Business rates are about as unloved as a tax can get: the government’s various attempts to change how it works have made it one of the most complicated in the business. And now the British Retail Consortium is suggesting that instead of the value of a property, business rates should be linked to measures like energy usage and job creation. Because that’ll make it less complicated…
The BRC makes four recommendations as to how to modernise the tax: 1) link it to energy usage; 2) provide a discount ‘based on a given value per employee’ (ie reward job creation), 3) provide a discount based on a percentage of corporation tax payment (ie support successful businesses), 4) introduce a ‘simplified, banded revaluation system’.
The BRC is right in that the tax needs modernising: it does, after all, date all the way back to the Elizabethan Poor Law of 1572. The government recognises it too: it’s preparing a ‘discussion’ about it in the spring, and in the autumn statement (delivered, unseasonably, in December), the chancellor said small retailers would be given a £1,000 discount on their business rates, as well as a cap of 2% on increases in the future.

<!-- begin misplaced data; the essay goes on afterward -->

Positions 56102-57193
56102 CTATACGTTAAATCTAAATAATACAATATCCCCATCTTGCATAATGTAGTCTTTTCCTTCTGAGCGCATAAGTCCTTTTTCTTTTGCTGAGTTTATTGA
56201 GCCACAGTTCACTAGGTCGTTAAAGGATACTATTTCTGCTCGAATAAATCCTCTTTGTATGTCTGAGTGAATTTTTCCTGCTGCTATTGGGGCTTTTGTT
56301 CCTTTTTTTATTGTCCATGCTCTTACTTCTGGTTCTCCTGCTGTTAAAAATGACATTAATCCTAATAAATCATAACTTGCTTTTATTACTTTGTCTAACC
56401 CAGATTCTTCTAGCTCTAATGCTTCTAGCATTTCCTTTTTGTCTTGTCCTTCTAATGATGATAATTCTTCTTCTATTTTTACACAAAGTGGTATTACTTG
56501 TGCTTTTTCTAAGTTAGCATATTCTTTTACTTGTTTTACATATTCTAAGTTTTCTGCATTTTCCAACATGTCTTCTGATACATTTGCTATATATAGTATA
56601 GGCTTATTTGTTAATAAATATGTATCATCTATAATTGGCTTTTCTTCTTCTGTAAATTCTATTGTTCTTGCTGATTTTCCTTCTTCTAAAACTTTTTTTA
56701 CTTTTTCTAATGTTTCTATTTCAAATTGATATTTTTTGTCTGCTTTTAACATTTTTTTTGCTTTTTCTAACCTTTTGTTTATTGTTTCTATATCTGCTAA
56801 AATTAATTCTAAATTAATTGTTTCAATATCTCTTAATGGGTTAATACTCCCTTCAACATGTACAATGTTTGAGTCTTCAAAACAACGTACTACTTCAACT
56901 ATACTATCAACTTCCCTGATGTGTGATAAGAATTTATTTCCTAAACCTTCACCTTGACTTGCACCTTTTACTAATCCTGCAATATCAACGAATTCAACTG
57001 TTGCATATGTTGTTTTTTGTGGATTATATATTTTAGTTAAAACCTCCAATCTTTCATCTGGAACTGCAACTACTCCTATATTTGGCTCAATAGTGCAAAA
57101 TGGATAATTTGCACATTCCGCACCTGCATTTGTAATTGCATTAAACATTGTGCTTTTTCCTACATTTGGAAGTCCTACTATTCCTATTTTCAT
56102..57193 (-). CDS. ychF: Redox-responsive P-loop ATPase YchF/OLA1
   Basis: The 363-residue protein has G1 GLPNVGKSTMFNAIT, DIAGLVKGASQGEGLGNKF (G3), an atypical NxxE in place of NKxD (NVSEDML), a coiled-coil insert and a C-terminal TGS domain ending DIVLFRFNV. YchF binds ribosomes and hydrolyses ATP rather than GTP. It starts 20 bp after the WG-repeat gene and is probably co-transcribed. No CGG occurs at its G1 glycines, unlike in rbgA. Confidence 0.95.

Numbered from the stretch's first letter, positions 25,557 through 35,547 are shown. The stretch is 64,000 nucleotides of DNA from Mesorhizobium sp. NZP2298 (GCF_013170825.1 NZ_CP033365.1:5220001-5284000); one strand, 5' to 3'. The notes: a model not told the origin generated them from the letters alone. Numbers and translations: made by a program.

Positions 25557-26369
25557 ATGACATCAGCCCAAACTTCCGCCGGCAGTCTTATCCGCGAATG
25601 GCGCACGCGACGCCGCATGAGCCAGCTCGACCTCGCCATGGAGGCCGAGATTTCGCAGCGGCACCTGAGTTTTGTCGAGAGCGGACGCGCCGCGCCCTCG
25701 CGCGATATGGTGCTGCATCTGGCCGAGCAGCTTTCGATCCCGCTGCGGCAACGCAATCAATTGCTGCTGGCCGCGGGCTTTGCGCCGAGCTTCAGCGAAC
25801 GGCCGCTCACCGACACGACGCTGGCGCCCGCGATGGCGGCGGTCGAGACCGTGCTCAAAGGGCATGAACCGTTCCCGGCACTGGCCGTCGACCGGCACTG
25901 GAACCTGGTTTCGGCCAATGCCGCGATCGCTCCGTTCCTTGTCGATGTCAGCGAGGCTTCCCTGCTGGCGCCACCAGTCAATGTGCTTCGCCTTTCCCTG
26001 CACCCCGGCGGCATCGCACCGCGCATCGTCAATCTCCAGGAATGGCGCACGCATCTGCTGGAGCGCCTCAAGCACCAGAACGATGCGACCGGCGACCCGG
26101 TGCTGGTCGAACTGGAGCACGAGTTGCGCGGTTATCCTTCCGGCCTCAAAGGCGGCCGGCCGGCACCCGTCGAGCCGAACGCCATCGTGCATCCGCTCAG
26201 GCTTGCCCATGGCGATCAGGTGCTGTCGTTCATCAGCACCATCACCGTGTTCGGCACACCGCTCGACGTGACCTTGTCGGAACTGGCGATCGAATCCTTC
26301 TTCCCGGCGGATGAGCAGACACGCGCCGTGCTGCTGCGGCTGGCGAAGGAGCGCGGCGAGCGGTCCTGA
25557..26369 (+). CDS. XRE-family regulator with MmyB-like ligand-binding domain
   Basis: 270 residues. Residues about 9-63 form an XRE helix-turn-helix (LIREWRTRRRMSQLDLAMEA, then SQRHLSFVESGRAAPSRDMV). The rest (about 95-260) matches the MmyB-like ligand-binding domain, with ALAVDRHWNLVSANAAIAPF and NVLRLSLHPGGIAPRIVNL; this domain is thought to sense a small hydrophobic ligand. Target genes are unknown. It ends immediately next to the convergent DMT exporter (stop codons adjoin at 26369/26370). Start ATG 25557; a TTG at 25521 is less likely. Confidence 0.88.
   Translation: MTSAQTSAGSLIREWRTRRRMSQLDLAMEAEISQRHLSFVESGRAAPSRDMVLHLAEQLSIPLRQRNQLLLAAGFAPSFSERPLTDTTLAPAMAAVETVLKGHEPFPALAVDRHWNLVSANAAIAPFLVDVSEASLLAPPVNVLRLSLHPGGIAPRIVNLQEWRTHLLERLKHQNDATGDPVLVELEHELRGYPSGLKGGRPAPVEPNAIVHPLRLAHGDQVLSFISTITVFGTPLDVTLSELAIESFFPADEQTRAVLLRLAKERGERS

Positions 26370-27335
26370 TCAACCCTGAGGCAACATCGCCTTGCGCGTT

Helen Dickinson, director general of the BRC, reckons the options the organisation has put forward ‘would be good for the public, the economy and businesses small and large, while still providing significant tax revenues for the government.’
Others aren’t quite so positive. Retailer Paul Turner-Mitchell, who was part of the Grimsey high street review published last year, told the Guardian: ‘this is a report by the big boys for the big boys to save the big boys money’, before adding:
There is no point replacing one system of business rates with another if they yield the same. Its like rearranging deckchairs on the titanic— Paul Turner-Mitchell (@PaulTMRetail) February 18, 2014
Whatever the recommendations the government adopts, one thing’s for sure: the tax’s new incarnation is unlikely to be more straightforward. Retailers, get your thinking caps on.